Well, let me let me finish telling some of the things. That I think. There’s a reason. For an origin story, and then we’ll get into some of the things to put in your origin story. One of the thing I think it does is it shows your companies purposes and values is kind of reveals like why you are you know what your purpose is. And so I tell people think about your favorite comic book and the villains and the superheroes. Especially the villains, because it’s kind of like, why are the villain? Why is the villain wanting to kill everybody? Why is the villain so mean? Well, there’s a reason, and you and the comic book series will tell that origin story. Why? Luke’s Lex Luthor is so bad, or whatever. I think it also creates trust and when they see all this, they become connected to you, especially if there’s a. Something that that they identify well with as well, but also I think there’s an element of. People want to physically and metaphorically see you and metaphorically would be the story they want to be. So I was having a conversation with a friend about people online not showing their image, and in 2024 that just seems, especially if you’re kind of in the business world, it just seems. Untrusting to not show a picture of who you are and I think not revealing at least something of the company you know about how you started it it. I think people trust you more whenever they know. Something about you and then the last thing I will say on all this is and this is kind of loosely. Tied, but I don’t. So nostalgia we are nostalgic and I’m nostalgic and I’m gonna tell you two things I’ve watched recently which connects me to my childhood. The 1st is the Bionic woman. Do you remember Lindsay Wagner? I do, man. Yeah. The bionic woman. And of course, I watched the 6,000,000. Darn man as well. But I’m like, I was instantly transported to being 8 years old, watching that. Like, really. And then the other thing I watched in the last few days is The Lone Ranger. Now that was made when my dad was a kid. But when I was a kid, I would go in at 6:00 AM in the morning and watch those. Reruns with it. And so nostalgia. I mean, even, you know, as a as a company, like, there’s a lady, the Stucky chain of of convenience. Stores, they’ve kind of fallen, you know, on the on the, the the scale to Bucky’s a little bit. Well the the lady is she’s the heir and she’s the CEO is going everywhere and kind of revitalizing the brand of Stuckey’s and. There’s a lot of nostalgia with that, just like if you go into a cracker barrel, if you’ve ever. Been in a. Cracker Barrel, but. They will put things in there that you may have played with or watched or listened to the kid. So nostalgia is huge, and I think people, especially if the company’s older and maybe you can connect it back to your childhood, I think this subject can be very powerful in that regard. So. OK, what things go into your origin story is that what you’re asking?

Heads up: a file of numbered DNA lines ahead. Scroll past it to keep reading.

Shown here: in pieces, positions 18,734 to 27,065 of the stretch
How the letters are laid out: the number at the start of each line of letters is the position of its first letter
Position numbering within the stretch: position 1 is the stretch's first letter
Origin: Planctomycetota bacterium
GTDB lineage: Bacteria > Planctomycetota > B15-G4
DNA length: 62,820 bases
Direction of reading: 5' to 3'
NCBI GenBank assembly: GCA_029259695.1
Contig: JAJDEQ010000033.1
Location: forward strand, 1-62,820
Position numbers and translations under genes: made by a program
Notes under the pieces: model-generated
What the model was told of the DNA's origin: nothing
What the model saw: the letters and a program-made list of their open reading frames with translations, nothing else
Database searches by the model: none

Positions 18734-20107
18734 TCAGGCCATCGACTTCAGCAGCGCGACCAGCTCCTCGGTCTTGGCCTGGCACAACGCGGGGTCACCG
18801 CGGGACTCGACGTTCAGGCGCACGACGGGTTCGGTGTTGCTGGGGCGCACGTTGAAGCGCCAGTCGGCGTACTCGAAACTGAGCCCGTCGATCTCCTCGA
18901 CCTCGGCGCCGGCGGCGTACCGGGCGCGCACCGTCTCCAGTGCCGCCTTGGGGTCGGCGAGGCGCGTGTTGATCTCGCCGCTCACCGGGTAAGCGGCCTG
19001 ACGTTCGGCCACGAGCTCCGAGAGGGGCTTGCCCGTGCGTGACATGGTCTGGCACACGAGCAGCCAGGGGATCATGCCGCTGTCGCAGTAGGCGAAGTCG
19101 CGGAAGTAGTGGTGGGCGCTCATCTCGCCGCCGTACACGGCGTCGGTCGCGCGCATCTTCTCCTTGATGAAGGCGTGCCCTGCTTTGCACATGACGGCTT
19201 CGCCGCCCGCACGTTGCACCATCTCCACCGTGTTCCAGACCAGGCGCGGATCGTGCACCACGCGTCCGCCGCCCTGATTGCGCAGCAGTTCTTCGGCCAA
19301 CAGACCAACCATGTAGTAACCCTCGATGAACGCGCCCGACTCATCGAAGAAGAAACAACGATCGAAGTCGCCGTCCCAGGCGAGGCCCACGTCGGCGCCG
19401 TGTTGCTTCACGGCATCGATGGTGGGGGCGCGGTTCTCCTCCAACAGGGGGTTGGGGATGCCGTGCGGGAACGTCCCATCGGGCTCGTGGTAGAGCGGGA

Yeah, but I wanted to try. Before we go there, I wanted to dress one. You. You said when you were talking about things to show.